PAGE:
Beware: Just like a gift card, you would scratch off the silver bit to reveal 12 numbers that you need to log in with so make sure that the card you buy does not already have this silver part scratched!

To use the card, find a Wi-Fi hot spot and turn on your Wi-Fi connection on your phone. Select the access point and a log in website will pop up. If the website doesn't pop up then your phone may say "click here to log in". On the site that pops up, you might need to sign up for a temporary account depending on where you connect. (For me, our Air BnB hosts already had a general log in that I could use connected to their router so I just had to enter the card numbers.)

The page that pops up for the log in is in Spanish but you do have the option to turn it to English. On this page it will as for your log in number (the top 12 digits on the back of the card, mine started with 18) and your password (the 12 digits under the silver scratched off area). Then click the log in button but keep this log in page open as you will need it to log out.

Once connected, there is no timer countdown as to when the card will run out so to keep track, it is helpful to set a timer on your phone to keep track. Also, no matter how much time you buy, you don't have to use it all at once.

One main point to remember is that this is a communist / socialist government so they do control what sites you can log into as well as how / when you can so don't be surprised if there are interruptions in the connections depending on the time of day. Since the speed hasn't caught up with the number of users there can also be slower times to use the internet than others as well. When using it I found that most text based sites worked but photos would not load.

Sites that worked without issues:


Most news sites


Air Bnb

Google maps - although it was a little slow to load (you can download pages that you need for access, that is what I did. And yes, I do reference my own site when travelling. It has a lot of helpful information that I use myself.)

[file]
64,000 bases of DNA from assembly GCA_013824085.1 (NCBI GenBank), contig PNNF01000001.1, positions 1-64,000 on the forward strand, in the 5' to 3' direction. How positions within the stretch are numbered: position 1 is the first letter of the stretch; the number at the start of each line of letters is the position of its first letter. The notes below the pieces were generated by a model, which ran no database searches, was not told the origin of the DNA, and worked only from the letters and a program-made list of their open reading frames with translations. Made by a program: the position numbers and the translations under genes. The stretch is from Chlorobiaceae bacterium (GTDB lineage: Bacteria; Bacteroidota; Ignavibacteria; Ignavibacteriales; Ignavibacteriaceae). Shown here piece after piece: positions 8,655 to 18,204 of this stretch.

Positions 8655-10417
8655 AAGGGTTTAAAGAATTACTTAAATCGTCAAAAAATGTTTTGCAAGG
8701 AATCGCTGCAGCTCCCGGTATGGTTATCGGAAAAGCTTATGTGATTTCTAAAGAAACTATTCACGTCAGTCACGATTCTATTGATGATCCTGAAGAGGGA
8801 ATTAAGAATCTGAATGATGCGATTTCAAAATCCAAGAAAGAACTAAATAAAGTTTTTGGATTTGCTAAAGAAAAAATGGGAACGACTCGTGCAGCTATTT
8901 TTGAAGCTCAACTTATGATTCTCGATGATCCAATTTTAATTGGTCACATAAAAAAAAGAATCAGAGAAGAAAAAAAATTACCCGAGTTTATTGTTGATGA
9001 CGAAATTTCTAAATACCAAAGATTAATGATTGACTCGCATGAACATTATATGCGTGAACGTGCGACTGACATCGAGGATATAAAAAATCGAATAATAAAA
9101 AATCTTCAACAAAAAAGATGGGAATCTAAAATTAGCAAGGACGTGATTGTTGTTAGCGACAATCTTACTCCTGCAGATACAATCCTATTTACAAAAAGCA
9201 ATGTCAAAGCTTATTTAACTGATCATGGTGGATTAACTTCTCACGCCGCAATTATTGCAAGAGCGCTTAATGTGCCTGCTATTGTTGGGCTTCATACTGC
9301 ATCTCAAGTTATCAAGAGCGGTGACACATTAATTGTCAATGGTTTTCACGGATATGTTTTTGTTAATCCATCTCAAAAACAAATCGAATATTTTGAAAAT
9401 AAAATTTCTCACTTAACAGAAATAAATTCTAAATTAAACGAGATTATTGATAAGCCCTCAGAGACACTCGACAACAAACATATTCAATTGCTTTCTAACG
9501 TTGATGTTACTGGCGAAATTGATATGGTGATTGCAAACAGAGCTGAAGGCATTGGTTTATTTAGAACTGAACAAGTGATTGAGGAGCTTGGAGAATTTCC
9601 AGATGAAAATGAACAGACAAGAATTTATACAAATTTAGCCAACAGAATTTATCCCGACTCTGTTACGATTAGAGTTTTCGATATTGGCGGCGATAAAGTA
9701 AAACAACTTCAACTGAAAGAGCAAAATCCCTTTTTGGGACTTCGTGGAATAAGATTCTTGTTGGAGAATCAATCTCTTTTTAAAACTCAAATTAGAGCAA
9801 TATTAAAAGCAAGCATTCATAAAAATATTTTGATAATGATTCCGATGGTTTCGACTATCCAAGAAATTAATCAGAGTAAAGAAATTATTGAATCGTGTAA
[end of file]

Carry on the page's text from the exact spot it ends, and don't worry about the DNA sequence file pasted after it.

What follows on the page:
Sites that didn't work properly:

Hotmail / Outlook: could send text based emails but not any attachments

Facebook: could post text but no photos. Photos / video's uploaded by other people did not load

WhatsApp: gave a warning it wouldn't work, asked for me to disconnect from the "unsafe" internet connection, and then ended up sending the messages 10 minutes later

Sites that didn't work at all:

Airline websites; couldn't check in for our Delta flight nor could we check our other flights to see if there were any changes

A lot of apps (from games to cruises to airlines) - assuming bandwidth

YouTube - assuming bandwidth

If there is time left and you need to disconnect, there are quite a few ways to do this:

  1. If you still have the log in page open then you can just click log off / cerrar session

  2. If you closed it by accident or it closes ones you log in (which it did to me) then you can type "" into your URL bar and hit enter (if might take you to a search engine so just enter it into your URL again) and click click log off / cerrar session

  3. If that doesn't work then manually turn the Wi-Fi off on your phone which will disconnect you

  4. If you are using a Casa Particular's then you might be able to turn off the router (depends on where it's located / what the rules are) which would also end the session.